Two-year-old online lender DueCourse has raised £6.25 million with the participation Alex Chesterman, Simon Franks and Rocket Internet affiliated GFC. The Manchester Evening News said DueCourse was queuing up to raise an additional £10 to £15 million in a Series A funding round at some point in the coming months. This additional capital will be used for global expansion. The most recent round included a split of £1.25 equity / £5 million debt. Specific terms were not revealed. DueCourse had raised £1.3 million earlier this year.
DueCourse was created in 2014 by Paul Haydock, Jon Grove & Tim Borden. The trio had each experienced challenges in raising financing while running their own businesses. They saw an opportunity to launch an SME financing company as current cash flow products were deemed too inflexible, difficult to access and slow. They also believed existing options required cumbersome agreements including binding contracts, full debtor book submission, or even debentures. Thus DueCourse was born.
The Manchester-based startup is part of a burgeoning tech scene in the northern city. DueCourse hit the radar earlier this year with a high-profile higher of Dylan Smith, a former Apple engineer, who signed on to become DueCourse’s Technical Architect. The DueCourse service is free to sign up and, according to their website, 9 out of 10 companies who integrate with their accounting software are eligible and able to receive funding the same day. That’s pretty fast. DueCourse integrates with many well known SME accounting packages. If the company borrows money the loan comes at a discount to an associated invoice along with a daily fee. The company may repay the advance at any time. It is interesting to note that invoice financing falls under asset based financing and is not currently “activity regulated” by the Financial Conduct Authority (FCA).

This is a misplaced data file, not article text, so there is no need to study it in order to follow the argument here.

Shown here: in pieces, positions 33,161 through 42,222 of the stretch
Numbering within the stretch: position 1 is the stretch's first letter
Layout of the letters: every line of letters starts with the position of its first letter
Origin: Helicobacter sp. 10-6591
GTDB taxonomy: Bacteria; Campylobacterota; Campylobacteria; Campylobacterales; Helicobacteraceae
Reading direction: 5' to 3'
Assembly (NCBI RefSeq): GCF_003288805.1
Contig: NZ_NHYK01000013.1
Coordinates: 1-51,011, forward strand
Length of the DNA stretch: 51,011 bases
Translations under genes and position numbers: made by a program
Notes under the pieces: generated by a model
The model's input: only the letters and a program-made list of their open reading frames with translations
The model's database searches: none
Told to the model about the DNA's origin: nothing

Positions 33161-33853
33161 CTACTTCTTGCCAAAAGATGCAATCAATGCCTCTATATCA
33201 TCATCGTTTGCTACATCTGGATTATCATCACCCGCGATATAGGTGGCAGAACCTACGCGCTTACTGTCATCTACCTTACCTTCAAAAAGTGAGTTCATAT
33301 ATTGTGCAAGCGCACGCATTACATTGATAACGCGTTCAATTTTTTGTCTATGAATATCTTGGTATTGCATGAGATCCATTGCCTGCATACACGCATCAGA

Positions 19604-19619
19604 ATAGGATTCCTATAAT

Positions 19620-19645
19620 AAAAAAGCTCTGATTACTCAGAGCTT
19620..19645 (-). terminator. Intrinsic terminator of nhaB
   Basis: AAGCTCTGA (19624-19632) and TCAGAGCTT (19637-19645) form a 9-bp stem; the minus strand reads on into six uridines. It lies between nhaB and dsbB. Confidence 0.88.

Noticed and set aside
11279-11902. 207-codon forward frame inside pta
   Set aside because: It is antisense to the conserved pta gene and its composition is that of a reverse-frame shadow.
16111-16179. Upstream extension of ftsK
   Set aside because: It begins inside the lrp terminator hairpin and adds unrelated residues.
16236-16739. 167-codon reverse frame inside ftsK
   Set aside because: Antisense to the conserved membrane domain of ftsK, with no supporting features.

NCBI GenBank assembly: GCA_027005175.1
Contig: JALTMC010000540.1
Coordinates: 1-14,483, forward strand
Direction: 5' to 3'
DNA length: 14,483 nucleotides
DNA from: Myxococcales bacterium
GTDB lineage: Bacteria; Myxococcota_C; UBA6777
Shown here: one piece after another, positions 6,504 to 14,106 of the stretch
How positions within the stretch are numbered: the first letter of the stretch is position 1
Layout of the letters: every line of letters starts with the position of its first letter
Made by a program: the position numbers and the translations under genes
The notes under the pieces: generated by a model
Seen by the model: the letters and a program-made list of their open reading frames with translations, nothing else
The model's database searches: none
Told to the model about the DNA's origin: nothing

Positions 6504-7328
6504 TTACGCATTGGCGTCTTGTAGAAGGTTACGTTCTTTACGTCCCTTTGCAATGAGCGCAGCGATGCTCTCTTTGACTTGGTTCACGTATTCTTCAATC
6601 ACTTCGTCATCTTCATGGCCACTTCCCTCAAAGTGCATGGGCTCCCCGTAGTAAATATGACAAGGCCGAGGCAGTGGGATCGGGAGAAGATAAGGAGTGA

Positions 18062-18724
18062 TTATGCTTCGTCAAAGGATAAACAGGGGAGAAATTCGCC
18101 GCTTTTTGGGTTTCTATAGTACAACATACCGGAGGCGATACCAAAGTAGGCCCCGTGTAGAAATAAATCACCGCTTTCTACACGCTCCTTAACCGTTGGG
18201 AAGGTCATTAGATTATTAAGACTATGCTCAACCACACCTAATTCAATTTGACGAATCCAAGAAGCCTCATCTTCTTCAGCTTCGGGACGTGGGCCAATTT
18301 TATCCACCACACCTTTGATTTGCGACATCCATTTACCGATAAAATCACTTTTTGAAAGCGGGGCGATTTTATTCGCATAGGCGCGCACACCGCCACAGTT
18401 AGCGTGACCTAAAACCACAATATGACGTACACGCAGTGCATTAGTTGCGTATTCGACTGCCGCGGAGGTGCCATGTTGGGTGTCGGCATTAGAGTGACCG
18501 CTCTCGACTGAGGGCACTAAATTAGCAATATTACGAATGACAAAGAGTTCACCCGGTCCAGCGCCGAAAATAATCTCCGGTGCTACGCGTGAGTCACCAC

Invoice trading is a popular tool for SME finance and DueCourse does have several competitors in the space. According to the Cambridge Centre for Alternative Finance (CCAF), this sector of online lending hit £325 million in the UK during 2015 – a 20% increase versus year prior. While year over year growth was muted, CCAF predicted that momentum was increasing as 2015 Q4 saw a jump in the service going from £57 million to £107 million when comparing Q1 to Q4. CCAF estimated that approximately 5015 SMEs used online invoice financing during 2015 so there is plenty of room for growth. DueCourse has publicly stated they expect to top £16.5 million in SME advances by years end.
Haydock told the Manchester Evening News this funding round was over-subscribed, highlighting the interest in their service;
“We started DueCourse because we realised traditional methods of finance are completely out of sync with what today’s SMEs need. We saw the opportunity for a company to disrupt the market and help SMEs get access to the cash they need to fuel their business, in real time. We want to be seen as a new kind of cash flow utility – once a business has linked their accounting package for free, DueCourse is simply there in the background for them to access the money in their unpaid invoices whenever they need it,” said Haydock.